A cost to being gay?
When expensive medicines that are proven to prevent HIV acquisition are available through employer-sponsored health insurance (ESI), annual earnings for men in same-sex couples decline and part-time employment increases. The labor market effects are largest for young white men, who are among those most likely to be taking HIV prevention drugs.
These are among the findings in a study published recently in Economics and Human Biology by Dr. Conor Lennon, an associate professor of economics at Rensselaer Polytechnic Institute.
“Health insurance offered by employers is the most common source of coverage among working-age adults,” Dr. Lennon said. “However, it is a benefit that carries unexpected and far-reaching impacts.”
This is because the cost for employers in the US to provide health insurance is determined by the medical expenditures of their employees, a practice known as experience rating. Employees who use more expensive providers, procedures, and prescriptions make it more expensive for their company to offer a health insurance benefit, either via changes in premiums or via the direct costs of self-insurance, creating an incentive to hire only the healthiest workers, all else equal.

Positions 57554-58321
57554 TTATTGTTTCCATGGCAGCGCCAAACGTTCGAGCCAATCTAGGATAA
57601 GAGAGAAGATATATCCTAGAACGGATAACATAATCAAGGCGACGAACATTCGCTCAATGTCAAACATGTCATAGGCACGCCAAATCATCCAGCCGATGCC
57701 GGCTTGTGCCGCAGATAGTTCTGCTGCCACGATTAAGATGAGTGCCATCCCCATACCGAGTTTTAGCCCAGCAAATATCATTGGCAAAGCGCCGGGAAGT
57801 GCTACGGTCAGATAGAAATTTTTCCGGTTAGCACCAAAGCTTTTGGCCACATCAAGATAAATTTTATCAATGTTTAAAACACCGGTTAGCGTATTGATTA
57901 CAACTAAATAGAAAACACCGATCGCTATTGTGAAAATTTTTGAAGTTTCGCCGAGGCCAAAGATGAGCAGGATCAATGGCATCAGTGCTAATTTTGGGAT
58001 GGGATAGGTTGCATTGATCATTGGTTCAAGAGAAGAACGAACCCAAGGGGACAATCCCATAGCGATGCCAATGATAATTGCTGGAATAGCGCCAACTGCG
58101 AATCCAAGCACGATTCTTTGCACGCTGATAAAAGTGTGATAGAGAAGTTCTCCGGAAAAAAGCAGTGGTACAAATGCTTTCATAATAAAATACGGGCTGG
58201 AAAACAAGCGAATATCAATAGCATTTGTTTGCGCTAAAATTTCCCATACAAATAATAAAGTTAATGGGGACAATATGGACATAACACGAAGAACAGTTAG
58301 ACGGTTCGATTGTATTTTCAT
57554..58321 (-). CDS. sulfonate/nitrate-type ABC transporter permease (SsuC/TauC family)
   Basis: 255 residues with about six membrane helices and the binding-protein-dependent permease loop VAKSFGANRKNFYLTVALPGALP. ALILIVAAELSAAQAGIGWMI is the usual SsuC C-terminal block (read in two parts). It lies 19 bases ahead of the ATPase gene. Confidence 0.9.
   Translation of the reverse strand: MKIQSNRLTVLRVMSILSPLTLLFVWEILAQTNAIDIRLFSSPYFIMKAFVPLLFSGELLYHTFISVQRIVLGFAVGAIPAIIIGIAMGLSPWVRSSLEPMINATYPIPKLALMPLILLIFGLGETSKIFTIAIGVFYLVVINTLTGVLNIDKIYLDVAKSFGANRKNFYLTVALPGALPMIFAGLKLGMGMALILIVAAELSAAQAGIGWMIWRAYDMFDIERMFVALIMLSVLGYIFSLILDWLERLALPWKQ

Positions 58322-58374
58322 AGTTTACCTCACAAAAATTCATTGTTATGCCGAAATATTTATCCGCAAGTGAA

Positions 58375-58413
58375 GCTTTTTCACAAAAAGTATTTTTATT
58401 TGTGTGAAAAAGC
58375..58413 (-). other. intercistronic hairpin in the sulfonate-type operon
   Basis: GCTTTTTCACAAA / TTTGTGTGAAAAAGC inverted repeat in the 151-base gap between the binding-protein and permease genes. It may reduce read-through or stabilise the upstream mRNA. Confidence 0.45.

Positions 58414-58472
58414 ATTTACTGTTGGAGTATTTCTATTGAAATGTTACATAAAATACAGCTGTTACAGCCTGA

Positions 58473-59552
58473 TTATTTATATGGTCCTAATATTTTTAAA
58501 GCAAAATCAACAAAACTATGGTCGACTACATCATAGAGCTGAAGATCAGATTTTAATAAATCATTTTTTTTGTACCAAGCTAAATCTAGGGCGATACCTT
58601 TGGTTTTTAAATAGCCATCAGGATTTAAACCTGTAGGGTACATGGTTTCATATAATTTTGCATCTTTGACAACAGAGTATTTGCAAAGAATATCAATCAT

Lennon’s research examines the impact of Truvada, a Pre-Exposure Prophylaxis (PrEP) drug that effectively prevents HIV acquisition. With an average cost of over $20,000 per year, the advent of Truvada in 2012 significantly increased the expected cost of employing men who have sex with men.
Dr. Lennon used a ten-year span of data from the American Community Survey of the United States Census Bureau and a difference-in-difference empirical approach to explore the possible impact of ESI on labor market outcomes for men in same-sex couples.
He found that when PrEP drugs became available, annual earnings for men in same-sex couples who have ESI declined by $2,650 (approximately 3.9%) relative to comparable men in different-sex couples.
When focusing on those working full-time, Dr. Lennon found a larger $3,013 relative decline in earnings.
Dr. Lennon also found a 0.8 percentage point (10.7%) increase in the proportion of men in same-sex couples working part-time, defined as fewer than 30 hours per week.
There were no comparable effects for women in same-sex couples.
“ESI clearly affects workers by sexual orientation which could also help to explain some of the historical wage penalty for gay and bisexual men,” Lennon said. “Moreover, given recent Federal Drug Administration approvals of increasingly expensive pharmaceuticals – such as Aduhelm for Alzheimer’s – future work should try to estimate how the costs of new medications impact the earnings and employment of those workers likely to need access to such expensive drugs.”